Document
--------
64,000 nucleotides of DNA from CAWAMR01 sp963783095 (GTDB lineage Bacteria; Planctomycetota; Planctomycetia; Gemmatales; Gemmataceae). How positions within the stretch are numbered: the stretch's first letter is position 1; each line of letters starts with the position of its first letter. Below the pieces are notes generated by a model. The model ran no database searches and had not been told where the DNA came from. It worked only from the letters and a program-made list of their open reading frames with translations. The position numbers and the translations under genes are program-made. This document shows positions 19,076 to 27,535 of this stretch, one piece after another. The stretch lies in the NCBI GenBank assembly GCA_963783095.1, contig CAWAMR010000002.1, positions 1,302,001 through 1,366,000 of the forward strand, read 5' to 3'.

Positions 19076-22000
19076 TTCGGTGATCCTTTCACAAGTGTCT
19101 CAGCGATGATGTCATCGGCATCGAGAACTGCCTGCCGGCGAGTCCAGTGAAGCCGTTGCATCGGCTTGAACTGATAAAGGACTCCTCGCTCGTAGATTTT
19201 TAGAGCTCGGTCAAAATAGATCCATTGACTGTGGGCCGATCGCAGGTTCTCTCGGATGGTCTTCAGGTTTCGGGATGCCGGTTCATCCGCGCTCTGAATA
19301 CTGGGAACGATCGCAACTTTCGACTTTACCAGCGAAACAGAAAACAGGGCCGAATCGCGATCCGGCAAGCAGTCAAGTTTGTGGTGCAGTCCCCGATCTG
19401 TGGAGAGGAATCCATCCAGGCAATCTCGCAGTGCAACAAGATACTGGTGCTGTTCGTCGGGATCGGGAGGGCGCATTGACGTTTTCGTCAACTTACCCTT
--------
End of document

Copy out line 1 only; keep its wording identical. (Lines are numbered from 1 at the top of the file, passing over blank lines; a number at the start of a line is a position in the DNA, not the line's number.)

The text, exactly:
64,000 nucleotides of DNA from CAWAMR01 sp963783095 (GTDB lineage Bacteria; Planctomycetota; Planctomycetia; Gemmatales; Gemmataceae). How positions within the stretch are numbered: the stretch's first letter is position 1; each line of letters starts with the position of its first letter. Below the pieces are notes generated by a model. The model ran no database searches and had not been told where the DNA came from. It worked only from the letters and a program-made list of their open reading frames with translations. The position numbers and the translations under genes are program-made. This document shows positions 19,076 to 27,535 of this stretch, one piece after another. The stretch lies in the NCBI GenBank assembly GCA_963783095.1, contig CAWAMR010000002.1, positions 1,302,001 through 1,366,000 of the forward strand, read 5' to 3'.